Vitamin D is a vital nutrient that plays an important role in many functions of the body. A vitamin D deficiency may cause numerous problems, including hair loss.
Does vitamin D deficiency cause hair loss?
There is some evidence that links hair loss and other hair problems to deficiency of vitamin D. This essential vitamin stimulates hair follicles to grow, and so when the body does not have enough, the hair may be affected.
Vitamin D deficiency has been linked to an autoimmune condition that causes patchy hair loss called alopecia areata.
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According to research, people with alopecia areata have much lower levels of vitamin D than people who do not have alopecia.
Vitamin D affects the health of the skin and hair, including other parts of the body. It plays a key role in the creation of new hair follicles. Hair follicles are the tiny pores from which new hairs grow. New follicles may help hair maintain thickness and prevent existing hair from falling out. Getting sufficient amounts of vitamin D can support hair growth and regrowth.
Other Symptoms of Vitamin D deficiency
People with a vitamin D deficiency may have no symptoms, or their symptoms may be general and change over time. Symptoms of a vitamin D deficiency include:
- depression and anxiety
- frequent fractures
- slow healing of wound
- chronic pain
- loss of bone density
- constant fatigue
- muscle weakness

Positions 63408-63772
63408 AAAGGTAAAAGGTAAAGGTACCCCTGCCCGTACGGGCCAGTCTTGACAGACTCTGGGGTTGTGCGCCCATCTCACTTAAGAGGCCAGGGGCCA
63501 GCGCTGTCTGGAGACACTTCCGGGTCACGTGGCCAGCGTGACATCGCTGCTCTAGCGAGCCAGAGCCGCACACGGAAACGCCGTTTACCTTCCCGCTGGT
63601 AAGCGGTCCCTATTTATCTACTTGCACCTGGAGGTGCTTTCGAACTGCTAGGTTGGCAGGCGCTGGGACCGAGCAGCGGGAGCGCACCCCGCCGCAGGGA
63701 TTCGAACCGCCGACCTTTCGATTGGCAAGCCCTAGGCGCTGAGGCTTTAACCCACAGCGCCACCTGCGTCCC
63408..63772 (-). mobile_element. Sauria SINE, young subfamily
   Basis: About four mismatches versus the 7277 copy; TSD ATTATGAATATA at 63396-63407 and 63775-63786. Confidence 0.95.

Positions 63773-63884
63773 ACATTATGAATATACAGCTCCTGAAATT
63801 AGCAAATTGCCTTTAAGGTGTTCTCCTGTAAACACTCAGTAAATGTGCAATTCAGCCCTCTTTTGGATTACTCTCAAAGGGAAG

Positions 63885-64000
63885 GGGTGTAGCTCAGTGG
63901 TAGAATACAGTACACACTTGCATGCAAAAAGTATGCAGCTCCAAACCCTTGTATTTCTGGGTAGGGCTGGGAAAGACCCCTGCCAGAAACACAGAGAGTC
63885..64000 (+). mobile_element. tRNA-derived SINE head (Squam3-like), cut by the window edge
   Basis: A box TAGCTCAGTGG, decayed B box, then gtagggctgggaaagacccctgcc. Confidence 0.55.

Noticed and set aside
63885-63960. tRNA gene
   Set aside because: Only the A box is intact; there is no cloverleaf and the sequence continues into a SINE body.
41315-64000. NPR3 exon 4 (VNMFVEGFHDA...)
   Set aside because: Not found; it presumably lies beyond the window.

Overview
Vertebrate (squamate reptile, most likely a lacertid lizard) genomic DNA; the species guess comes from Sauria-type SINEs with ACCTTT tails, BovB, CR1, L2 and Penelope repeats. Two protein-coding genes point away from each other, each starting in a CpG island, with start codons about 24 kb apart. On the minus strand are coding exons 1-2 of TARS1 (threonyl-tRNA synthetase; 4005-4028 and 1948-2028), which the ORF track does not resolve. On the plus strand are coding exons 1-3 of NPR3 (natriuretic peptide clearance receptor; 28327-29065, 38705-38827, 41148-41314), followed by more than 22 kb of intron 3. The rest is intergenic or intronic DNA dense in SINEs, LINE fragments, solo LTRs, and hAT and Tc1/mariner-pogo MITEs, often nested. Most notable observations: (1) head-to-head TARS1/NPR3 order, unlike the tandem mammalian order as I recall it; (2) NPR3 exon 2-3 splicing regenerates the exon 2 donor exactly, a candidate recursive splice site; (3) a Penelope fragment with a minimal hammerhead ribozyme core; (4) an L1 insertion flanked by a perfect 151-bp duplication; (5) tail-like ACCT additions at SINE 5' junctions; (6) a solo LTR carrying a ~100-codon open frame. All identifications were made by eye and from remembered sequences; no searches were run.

- high blood pressure
- decreased endurance
A lack of sunlight or not eating enough foods rich in vitamin D are the most common causes of deficiency of vitamin D. However, some people may have vitamin D deficiencies because of another causal condition, including Crohn’s disease or celiac disease, which prevent the body from fully absorbing nutrients.
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People with an underlying medical condition will also experience symptoms of vitamin D deficiency. Certain medications may also cause the body to break down vitamin D before it can be used. Medications that may cause a vitamin D deficiency include:
- medications for HIV
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If a medication is causing a vitamin D deficiency or hair loss, a person should seek medical advice from their doctor about alternatives.
According to research, when a person lacks Vitamin D, the most effective treatment is for them to take vitamin D supplements. Vitamin D supplements should be taken with meals, especially ones with plenty of healthful fats. Fat helps the vitamin D to be absorbed into the body. Good sources of dietary fat include nuts, eggs, avocado, cheese, chia seeds, fish like (salmon, sardines, and trout).
Supplements come in a variety of forms. Some may be taken daily, once a week, or once a month. When treating low vitamin D levels, a doctor will do a blood test every few months to see if the levels are increasing.
Both Crohn’s and celiac disease can cause a vitamin D deficiency. These diseases partially or completely block the absorption of vitamin D from food. In this case, the disease would have to be treated
If medications are the cause, a person may need to discuss alternatives with their doctor.
For mild deficiencies, increasing the amount of time spent in the sun can also help. However, it is important to wear sunscreen and avoid prolonged exposure to reduce the risk of skin damage.
A person’s first defense against hair loss caused by a vitamin D deficiency is spending 15 to 20 minutes outside per day and eating foods that are rich in vitamin D.
Brittle or sparse hair requires gentle treatment, so anyone experiencing hair loss can prevent further breakage by:
- not pulling the hair when brushing
- avoiding ponytails and other tight hairstyles
- loose-braiding long hair before bed to prevent tangling
- using a gentle and natural conditioner